Tiger Woods believes he has the experience to mount a big challenge during the final round of the US Masters.
Woods is ready for a famous final day
The world number one, who began his third round 11 shots off the lead, shot a bogey-free 66 and will start Sunday just four shots behind surprise leader Jeff Maggert.
In contrast to his opening two rounds, Woods looked like the man who had tamed the Augusta National in 1997, 2001 and 2002 as he played almost flawless golf from tee to green and holed his putts.
If Woods does prevail in Sunday's final round, he will become the first man in golfing history to win the Masters in three consecutive years.
I know how to win a major championship - I have that in the back of my mind
"It makes you feel assured knowing you have done it here before," said the 27-year-old American.
"I know I have the experience on the back nine. I know how to win a major championship. I have that in the back of my mind."
He also acknowledged that a 50-foot putt at his second hole - he started his round at the 10th - gave him the momentum he required.
"Making that big bomb on 11 got things going."
The 39-year-old Maggert was guarded about his chances of winning, given that his recent form has been patchy at best.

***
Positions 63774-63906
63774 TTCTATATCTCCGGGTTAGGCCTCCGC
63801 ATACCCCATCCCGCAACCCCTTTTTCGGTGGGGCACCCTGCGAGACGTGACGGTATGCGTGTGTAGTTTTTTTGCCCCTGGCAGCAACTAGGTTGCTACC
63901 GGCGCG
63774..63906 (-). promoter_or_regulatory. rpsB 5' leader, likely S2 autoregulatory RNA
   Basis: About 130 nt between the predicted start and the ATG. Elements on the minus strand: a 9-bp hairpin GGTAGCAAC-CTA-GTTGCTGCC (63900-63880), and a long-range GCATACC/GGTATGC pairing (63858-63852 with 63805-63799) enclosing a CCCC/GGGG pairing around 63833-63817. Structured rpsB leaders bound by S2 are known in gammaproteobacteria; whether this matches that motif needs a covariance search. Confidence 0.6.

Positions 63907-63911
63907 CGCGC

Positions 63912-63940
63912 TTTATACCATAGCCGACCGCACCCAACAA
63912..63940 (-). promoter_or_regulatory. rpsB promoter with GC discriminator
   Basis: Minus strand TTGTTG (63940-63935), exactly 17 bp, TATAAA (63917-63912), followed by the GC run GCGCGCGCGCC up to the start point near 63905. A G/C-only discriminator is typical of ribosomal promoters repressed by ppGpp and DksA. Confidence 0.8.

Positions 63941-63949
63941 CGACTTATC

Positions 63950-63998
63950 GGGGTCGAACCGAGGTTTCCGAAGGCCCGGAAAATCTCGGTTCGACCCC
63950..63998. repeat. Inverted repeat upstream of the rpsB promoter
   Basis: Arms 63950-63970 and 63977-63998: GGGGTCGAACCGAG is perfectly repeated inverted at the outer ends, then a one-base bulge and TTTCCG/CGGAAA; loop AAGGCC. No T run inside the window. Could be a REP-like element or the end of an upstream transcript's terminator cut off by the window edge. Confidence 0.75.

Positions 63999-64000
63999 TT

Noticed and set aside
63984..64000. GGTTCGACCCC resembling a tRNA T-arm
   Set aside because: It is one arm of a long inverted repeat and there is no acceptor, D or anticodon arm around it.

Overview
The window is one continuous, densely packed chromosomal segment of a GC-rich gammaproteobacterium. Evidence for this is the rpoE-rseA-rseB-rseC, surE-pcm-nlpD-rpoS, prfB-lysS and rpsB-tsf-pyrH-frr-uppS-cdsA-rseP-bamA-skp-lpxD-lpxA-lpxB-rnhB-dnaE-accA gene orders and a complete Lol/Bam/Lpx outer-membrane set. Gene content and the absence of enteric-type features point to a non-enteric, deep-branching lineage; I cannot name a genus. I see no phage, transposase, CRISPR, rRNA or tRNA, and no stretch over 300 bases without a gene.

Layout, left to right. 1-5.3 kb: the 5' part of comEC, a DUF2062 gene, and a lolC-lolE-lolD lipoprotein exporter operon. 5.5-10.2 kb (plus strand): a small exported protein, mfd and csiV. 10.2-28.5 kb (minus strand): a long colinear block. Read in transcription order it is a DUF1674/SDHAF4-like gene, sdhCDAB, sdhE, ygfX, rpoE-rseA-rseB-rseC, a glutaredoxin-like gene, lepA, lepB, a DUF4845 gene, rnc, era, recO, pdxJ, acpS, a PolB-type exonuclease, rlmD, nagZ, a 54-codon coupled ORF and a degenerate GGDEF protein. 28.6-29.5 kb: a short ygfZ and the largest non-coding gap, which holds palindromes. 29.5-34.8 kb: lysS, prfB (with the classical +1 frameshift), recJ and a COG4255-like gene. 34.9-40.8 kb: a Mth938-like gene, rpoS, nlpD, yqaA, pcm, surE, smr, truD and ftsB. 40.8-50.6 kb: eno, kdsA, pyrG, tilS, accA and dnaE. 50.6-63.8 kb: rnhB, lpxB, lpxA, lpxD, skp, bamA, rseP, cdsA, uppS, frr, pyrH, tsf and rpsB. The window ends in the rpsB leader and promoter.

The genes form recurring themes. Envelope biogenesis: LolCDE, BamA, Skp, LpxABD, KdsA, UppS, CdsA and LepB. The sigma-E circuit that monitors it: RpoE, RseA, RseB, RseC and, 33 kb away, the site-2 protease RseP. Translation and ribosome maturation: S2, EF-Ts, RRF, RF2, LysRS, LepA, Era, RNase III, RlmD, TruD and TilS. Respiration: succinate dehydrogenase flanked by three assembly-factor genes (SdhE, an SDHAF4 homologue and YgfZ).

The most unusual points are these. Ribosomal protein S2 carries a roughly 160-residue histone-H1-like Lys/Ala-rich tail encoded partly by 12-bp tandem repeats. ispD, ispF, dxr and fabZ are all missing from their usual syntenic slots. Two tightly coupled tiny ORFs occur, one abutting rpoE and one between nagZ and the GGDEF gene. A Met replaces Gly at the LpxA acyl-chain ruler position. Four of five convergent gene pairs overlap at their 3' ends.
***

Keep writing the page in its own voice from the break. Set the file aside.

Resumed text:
He has only two wins on the regular tour in 12 years and has never done better than seventh at the Augusta National.
"Obviously I am in a position you dream about - going into Sunday with the possibility of winning the Masters," said Maggert.
"It has been a struggle the past couple of years with my game. I have not played that well but it has been fun this week.
"I haven't hit the ball all that well but I am right there with a chance to win."
It was a different story for the man he overtook at the top of the leaderboard, Canadian Mike Weir, who had to settle for a third round of 75 after some wayward approach work.
"My iron play was not very sharp. I can't blame my putter," said
"Fatigue possibly played a apart. I'm looking forward to getting a good rest."
Phil Mickelson is another big name in the frame for what promises to be a dramatic final round after a level-par round of 72.
"I need to get off to get a good start and capitalise on the par fives. There are only about seven or eight real birdie chances on the final day of the Masters," said the world number four.
Final round tee-off times
All times BST
(US unless stated):
1550 Craig Stadler
1600 Pat Perez, Kenny Perry
1610 Jerry Kelly, Kevin Sutherland
1620 Brad Faxon, John Rollins
1630 Robert Allenby, Adam Scott (Aus)
1640 Billy Mayfair, Jeff Sluman
1650 Loren Roberts (USA), Nick Faldo (GB)
1700 Shingo Katayama (Jpn), Ryan Moore
1710 Sergio Garcia (Spa), Craig Parry (Aus)
1720 Bob Estes, Charles Howell III (USA)
1730 Justin Rose (GB), Darren Clarke (GB)
1740 Rocco Mediate, Scott McCarron
1750 Davis Love III, Scott Verplank
1800 Retief Goosen (Rsa), Phil Tataurangi (Nzl)
1810 Chris Riley, Ricky Barnes
1820 Hunter Mahan (USA), Angel Cabrera (Arg)
1830 Paul Lawrie (GB), Tim Clark (Rsa)
1840 Fred Couples, Nick Price (Zim)
1850 Ernie Els (Rsa), KJ Choi (Kor)
1900 Mark O'Meara, Rich Beem
1910 Len Mattiace, Jonathan Byrd
1920 Phil Mickelson, Jim Furyk
1930 Tiger Woods, Jose Maria Olazabal (Spa)
1940 David Toms, Vijay Singh (Fij)
1950 Jeff Maggert, Mike Weir (Can)